We know that Zukofsky was deeply influenced by Marx at the time of writing "Mantis." His relationship to Marx's thought, however, was marked by a dialectical dilemma of the very sort that Marx himself invokes in his famous aphorism concerning the philosopher whose job is no longer to describe the world but to change it. The dilemma, as it arises in Zukofsky, concerns, of course, the question of the poet's role as either reflector of the world or as instrument of change. Written during a period when most Marxist-oriented poets were following the mandate of a "socialist realist" poetry for the masses, "Mantis," far from being a piece of propaganda or a purely Marxist "proof," is an example of Zukofsky's poetics at work--especially as given in statements like "An Objective." That is, the poem itself appears to be governed by a poetics of open and unfinished composition, one that cannot be tamed to a philosophical conception. Such a poetics is clearly enjoined in Zukofsky's epigraph from the Latin to "Mantis, An Interpretation," that "names are sequent to the things named," and in Zukofsky's use, almost as a litany of Dante's and Cavalcanti's sense of poetry, of "la battalgia degli diversi pensieri," "the battle of diverse thoughts," "thought's torsion."
Like Crane's The Bridge, Zukofsky's poem, too, is a drama of the struggle of myth over and against the word. The utopocalyptic "moment" of the poem, the pressures brought to bear on poetic composition, here concerns not only the political status of the poem or poet, but the nature of words in relation to art and reality, especially as a totalized worldview, one form of which is Marxism's attempts to subordinate all human activity to its categories and analyses.
In a sense, Zukofsky's poem reminds us of the antagonism between high modernist art and the impulse to provide meaningful social commentary. "The growing oppression of the poor," Zukofsky writes in the "Interpretation," "is the situation most pertinent to us." If this is so, then, for poets of the thirties, as I have described above, the condition of this oppression is bound up, not only in external political relations about which one could propagandize via one's poetry, but in the very nature of poetic activity. The poem tries, on one level, to resolve these tensions. It is part formal plaint for the poor, as in the sestina's last lines, unmistakably hortatory, which read: "Fly Mantis, on the poor, arise like leaves / The armies of the poor, strength: stone on stone / And build the new world in your eyes. Save it!" At the same time, much of its modernist tendencies and idiosyncracies, its obeisance to "making it new," are contained in the "Interpretation," the "open-form explanation" that partly explicates the sestina while reminding us that "our world will not stand it, / the implications of a too-regular form."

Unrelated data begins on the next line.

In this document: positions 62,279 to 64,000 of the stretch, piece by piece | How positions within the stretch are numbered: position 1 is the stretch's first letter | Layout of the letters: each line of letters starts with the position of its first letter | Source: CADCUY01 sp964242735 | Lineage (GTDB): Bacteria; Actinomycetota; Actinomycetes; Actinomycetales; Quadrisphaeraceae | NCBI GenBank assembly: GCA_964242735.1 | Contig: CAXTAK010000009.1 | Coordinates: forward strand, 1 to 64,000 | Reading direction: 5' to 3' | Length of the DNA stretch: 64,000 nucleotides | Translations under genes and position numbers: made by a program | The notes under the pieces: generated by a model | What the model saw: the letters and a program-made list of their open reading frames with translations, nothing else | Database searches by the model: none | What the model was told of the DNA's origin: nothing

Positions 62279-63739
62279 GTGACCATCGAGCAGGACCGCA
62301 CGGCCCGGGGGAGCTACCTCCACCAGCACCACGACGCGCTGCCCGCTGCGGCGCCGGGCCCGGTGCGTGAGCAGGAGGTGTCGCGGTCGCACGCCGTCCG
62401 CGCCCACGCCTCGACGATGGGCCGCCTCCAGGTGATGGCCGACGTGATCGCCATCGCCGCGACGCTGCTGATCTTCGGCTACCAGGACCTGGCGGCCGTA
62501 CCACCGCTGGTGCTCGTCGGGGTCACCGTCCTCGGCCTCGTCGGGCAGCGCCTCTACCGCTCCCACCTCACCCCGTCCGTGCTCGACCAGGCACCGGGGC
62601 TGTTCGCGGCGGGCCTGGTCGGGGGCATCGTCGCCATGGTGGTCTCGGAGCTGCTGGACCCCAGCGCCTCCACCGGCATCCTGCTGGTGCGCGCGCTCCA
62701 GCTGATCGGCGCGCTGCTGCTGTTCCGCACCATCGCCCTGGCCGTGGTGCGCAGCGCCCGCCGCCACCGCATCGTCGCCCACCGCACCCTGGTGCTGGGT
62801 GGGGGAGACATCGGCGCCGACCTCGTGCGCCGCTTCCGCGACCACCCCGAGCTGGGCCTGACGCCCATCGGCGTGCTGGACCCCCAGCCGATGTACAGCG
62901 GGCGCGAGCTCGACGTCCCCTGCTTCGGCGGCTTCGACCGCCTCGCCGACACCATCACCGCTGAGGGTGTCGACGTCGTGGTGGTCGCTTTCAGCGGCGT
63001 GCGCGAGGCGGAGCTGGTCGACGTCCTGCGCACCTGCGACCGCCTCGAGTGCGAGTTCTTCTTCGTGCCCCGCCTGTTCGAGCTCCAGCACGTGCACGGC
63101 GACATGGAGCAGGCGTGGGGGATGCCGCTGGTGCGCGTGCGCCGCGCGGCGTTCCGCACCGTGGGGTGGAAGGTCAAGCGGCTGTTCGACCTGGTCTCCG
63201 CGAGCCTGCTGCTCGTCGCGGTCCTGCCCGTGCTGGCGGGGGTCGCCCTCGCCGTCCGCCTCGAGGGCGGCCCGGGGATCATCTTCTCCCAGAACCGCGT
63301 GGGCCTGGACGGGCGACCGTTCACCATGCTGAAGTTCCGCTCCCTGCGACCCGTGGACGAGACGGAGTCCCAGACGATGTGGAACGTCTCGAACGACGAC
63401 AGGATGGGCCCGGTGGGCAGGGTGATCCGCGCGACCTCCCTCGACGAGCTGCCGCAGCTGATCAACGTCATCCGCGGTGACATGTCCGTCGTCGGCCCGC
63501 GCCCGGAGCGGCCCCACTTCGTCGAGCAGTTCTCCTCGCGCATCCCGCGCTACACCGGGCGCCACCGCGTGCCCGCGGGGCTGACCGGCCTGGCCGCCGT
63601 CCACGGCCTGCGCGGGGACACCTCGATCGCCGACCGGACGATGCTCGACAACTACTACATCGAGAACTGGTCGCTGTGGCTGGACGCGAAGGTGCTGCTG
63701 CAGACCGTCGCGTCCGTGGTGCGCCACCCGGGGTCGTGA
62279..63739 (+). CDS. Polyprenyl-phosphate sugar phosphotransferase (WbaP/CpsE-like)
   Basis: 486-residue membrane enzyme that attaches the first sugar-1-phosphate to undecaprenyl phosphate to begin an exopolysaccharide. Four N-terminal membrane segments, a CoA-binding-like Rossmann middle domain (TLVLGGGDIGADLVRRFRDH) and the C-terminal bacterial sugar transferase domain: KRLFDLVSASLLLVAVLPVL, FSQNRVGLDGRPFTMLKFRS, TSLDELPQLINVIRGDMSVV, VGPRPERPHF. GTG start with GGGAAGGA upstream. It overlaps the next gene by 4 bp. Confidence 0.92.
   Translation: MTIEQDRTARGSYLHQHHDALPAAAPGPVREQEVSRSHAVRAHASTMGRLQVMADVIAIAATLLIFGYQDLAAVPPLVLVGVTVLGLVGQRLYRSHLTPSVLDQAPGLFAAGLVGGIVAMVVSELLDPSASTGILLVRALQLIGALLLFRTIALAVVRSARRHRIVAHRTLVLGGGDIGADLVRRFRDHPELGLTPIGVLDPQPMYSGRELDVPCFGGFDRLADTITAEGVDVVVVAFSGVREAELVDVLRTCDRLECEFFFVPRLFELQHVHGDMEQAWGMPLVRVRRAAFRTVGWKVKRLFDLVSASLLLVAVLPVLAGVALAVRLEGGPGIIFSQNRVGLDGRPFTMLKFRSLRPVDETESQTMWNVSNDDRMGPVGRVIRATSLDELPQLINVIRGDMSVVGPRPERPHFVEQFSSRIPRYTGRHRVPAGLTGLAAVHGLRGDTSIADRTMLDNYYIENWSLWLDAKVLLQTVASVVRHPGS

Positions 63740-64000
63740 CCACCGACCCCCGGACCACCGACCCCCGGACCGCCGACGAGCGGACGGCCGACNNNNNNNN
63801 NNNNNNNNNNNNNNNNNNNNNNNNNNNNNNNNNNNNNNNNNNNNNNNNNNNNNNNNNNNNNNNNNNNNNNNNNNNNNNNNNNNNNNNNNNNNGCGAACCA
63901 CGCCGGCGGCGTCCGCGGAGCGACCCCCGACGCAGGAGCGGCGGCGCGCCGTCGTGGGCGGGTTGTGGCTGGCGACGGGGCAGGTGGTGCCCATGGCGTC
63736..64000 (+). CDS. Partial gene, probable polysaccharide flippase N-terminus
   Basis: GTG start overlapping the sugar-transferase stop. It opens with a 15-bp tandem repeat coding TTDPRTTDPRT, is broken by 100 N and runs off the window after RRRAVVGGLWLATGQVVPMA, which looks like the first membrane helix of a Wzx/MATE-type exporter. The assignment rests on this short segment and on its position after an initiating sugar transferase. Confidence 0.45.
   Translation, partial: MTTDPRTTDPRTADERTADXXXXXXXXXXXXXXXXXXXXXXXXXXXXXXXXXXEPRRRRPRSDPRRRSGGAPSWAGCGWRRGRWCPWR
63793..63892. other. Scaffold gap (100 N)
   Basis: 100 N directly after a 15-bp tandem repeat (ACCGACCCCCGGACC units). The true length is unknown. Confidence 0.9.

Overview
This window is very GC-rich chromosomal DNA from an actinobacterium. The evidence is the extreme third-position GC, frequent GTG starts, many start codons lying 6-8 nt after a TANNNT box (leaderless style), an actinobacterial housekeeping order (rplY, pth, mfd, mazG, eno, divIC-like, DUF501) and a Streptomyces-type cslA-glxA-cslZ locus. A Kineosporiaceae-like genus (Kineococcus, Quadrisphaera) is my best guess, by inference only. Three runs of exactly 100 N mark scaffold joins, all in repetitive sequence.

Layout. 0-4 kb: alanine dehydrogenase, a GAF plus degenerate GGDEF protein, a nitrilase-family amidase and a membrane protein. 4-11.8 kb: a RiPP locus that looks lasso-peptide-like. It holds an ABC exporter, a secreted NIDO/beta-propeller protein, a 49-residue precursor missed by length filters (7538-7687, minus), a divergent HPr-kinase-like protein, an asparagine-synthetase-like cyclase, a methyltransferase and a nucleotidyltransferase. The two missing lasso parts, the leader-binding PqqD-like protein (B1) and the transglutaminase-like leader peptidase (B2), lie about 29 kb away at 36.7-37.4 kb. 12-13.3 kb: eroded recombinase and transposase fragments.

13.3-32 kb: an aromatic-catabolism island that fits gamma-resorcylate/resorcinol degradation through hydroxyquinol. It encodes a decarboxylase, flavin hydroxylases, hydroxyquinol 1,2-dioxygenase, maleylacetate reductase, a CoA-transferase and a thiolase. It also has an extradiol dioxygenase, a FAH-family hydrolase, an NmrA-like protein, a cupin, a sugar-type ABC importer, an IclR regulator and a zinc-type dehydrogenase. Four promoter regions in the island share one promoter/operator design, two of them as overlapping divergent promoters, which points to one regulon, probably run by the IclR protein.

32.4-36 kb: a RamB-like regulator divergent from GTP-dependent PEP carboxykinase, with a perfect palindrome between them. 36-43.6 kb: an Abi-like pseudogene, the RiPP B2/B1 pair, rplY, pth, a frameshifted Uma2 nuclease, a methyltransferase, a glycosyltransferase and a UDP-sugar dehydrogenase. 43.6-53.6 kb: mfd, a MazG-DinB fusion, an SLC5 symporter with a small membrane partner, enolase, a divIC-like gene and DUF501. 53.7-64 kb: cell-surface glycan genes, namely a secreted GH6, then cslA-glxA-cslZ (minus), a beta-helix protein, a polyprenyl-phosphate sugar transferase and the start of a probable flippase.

Now you will recall that Zukofsky elsewhere has stated that the poem has a function--is a "job," as he puts it. In this case, the job of the poem is not only a call to alleviate the condition of the poor, but, as I believe the "Interpretation" makes clear, to resist the strictures which a purely sociopolitical view would impose on the poem. To do this, Zukofsky must honor and be faithful to the starting point of the incident that, in effect, generated the poem, the gratuitous occasion of the mantis in the subway, an occasion that sets into motion ("movement") a series of thoughts and associations creating an order of relations faithful to the initial experience and contrary to the expected usages of the incident as symbolical ("no human being wishes to become / An insect for the sake of a symbol") of the poor's oppression or of the demonization of capital. In other words, the poem’s turn is to be toward "an incident, compelling any writing" rather than the typical politicized use of language as propaganda or "message." By staying with "thought's torsions" wherever they will lead, Zukofsky places his trust, not in political rhetoric, but in something having "enough worth if the emotions can equate it," in this case, from "Provencal myth" to "airships" or comments by the "British Admiralty." "Mantis," in effect, offers its own felt series of interrelationships, a counter-continuity, one not made up of Marxist analyses but of intuitive connections established by having been faithful, as Zukofsky insists, to the "original shock still persisting." This is not so much a new making as a constant desiring, beyond a political schema, to be in touch with a social world. "So that," Zukofsky writes
the invoked collective
Does not subdue the senses' awareness,
The longing for touch to an idea, or
To a use function of the material:
The original emotion remaining,
like the collective,
Unprompted, real, as propaganda.
In effect, Zukofsky is trying here to find a way of refusing the hard conceptualizations of ideology and theory, so that he may return the act of poem-making to something that is simultaneously open-ended and analytical--not so much to deny his own Marxist insights as to prevent any "philosophy" from having a hegemonic hold over existence. Because the world in its entirety is beyond a single conception, so the poem must find its own unified form. The complexity of that form demands that the poem strive, as Zukofsky says in the brilliant final strophe of "Mantis" to hold "the simultaneous, / the diaphanous, historical / in one head."